09 June 2007

Achievement Day

At the end of the 4H season, kids with sheep and cattle show them at a big event known as "Achievement Day". The animals are shown in the ring (for those of you who haven't been to a livestock show, it's sort of like what happens at a dog show, only with bigger animals) and the kids are judged on the quality of the animal and on their showmanship skills.

Achievement Day is a big deal, starting the day before with preparation of the sheep for the show. The Boy spent several hours grooming his market lamb: you need to trim the fleece short so that the judge can see what's under there, otherwise it's like a bodybuilder competing in a big wool coat! This is a tough job involving hand shears and carders, but boy oh boy did that lamb look good when it was done!

His breeding ewe is being shown partially for her fleece (since we have a wool flock) so she didn't get as much trimming. It was a long hot afternoon for The Boy, but his animals looked great when he was done.

Monday morning we loaded sheep, kid, and supplies into the truck and headed to the fair grounds. Animals get unloaded into pens, then weighed, and then the waiting begins. The day is very long: we arrive at 7:30, do weigh-in around 9:00, then there's a starting parade at 10:00. There are so many animals to show that it can take a long time for your turn to arrive.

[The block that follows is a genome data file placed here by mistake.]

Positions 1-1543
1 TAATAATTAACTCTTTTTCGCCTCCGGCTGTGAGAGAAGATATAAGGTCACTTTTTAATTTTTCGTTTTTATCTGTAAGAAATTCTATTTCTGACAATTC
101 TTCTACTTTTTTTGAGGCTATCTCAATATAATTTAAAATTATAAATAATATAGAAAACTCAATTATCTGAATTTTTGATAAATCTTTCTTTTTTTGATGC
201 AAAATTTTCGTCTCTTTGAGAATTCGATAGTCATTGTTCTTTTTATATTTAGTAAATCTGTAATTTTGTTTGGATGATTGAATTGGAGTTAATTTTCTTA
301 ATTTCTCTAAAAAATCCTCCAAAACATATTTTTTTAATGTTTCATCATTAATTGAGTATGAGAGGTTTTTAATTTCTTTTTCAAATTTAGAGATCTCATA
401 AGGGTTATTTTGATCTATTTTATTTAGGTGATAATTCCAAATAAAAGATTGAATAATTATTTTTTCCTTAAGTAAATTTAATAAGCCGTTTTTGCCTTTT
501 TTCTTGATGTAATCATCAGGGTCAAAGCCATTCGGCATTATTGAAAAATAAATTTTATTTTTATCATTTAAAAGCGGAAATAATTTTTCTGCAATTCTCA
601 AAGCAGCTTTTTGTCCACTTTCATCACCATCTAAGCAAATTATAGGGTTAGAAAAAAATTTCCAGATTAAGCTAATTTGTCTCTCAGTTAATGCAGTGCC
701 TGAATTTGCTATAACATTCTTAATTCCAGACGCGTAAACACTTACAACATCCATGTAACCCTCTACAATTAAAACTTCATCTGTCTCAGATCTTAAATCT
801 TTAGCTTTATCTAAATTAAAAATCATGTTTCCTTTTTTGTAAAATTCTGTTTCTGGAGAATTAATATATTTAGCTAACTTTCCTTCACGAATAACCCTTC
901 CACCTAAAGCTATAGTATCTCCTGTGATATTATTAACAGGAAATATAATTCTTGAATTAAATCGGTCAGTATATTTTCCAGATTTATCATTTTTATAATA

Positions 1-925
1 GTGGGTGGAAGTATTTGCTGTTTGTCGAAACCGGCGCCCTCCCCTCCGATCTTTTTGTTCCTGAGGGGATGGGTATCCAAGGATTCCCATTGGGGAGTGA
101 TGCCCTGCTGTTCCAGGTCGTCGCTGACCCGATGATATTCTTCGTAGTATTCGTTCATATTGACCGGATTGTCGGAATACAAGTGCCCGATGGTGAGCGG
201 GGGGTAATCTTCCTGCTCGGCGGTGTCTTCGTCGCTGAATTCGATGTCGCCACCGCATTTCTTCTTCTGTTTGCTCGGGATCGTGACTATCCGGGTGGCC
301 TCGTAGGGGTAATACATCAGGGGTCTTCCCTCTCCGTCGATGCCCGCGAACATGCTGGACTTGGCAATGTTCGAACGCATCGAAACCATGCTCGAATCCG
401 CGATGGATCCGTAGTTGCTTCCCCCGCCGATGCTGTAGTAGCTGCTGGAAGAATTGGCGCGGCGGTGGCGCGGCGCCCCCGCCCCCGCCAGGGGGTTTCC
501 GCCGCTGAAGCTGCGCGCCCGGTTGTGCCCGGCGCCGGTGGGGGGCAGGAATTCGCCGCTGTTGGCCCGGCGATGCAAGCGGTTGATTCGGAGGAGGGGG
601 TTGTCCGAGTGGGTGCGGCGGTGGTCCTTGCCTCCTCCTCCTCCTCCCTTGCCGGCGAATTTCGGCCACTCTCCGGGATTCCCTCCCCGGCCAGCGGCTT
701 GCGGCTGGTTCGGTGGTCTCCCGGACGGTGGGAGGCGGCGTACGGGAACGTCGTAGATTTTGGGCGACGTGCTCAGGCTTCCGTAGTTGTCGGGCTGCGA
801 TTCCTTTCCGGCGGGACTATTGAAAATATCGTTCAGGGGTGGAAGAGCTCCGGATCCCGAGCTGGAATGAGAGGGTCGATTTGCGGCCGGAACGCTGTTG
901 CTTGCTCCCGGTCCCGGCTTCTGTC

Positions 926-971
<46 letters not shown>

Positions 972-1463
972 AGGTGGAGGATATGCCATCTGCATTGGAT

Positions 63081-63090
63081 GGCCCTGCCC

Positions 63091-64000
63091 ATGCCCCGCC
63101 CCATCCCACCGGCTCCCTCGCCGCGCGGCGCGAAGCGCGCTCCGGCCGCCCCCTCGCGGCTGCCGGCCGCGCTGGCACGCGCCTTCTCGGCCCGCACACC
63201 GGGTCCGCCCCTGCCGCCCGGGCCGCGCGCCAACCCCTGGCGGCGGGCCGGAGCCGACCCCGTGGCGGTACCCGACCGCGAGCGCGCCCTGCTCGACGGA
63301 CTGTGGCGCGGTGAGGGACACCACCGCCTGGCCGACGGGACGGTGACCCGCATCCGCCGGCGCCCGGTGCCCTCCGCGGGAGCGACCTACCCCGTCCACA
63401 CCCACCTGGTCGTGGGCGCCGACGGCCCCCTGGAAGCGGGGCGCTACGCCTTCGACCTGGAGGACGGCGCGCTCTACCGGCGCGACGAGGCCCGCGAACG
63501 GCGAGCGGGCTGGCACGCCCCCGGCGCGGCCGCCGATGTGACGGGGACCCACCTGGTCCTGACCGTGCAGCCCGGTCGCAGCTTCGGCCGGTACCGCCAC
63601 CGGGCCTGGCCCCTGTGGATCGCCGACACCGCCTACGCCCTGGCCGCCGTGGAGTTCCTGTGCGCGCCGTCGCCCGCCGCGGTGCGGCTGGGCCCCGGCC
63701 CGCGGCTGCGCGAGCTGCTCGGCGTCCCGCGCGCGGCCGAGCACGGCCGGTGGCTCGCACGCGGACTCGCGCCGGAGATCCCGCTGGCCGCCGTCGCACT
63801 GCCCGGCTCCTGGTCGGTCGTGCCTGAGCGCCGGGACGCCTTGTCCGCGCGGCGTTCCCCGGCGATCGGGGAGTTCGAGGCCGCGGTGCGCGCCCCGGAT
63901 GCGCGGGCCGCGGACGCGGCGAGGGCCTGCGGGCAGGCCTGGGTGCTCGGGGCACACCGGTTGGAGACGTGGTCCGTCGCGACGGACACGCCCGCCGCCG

The Boy and his sheep did really well: his ewe lamb took third place (out of only three sheep, but they were very close) and he took third place in showmanship (out of seven kids) which was excellent considering this is the first time he's done anything like this. He was very pleased with the results and had a great time during the day. In the evening all the market lambs are sold at auction: his lamb was the lightest one there, weighing in at about half the size of the heaviest one! Still, he got $1.90/lb, which is quite respectable: the champion lamb sold for $2.25 and the average price at the auction for lamb was around $1.60. Some of the kids have a really hard time saying goodbye to their market animals, but The Boy handled it all very well. I think it stings a bit less when you have other sheep to go home to - lots of these kids purchase a lamb in January, raise it and play with it for a few months, then have to send it off to the butcher and go home to an empty sheep pen. Here, we have others to come home to, and his ewe lamb will be an ongoing project for the next two years.


  1. Anonymous9:12 pm

    Congratulations!! What a sense of accomplishment. And . . a beautiful lamb!!!!

    Love, AC

  2. Anonymous9:03 am

    Yummy lamb chops!

  3. Anonymous9:22 am

    I suppose it could make you a vegetarian very quickly !

  4. Anonymous6:00 am

    Nice job, Nolan! The sheep look fantastic, and it sounds like you left a good impression too!


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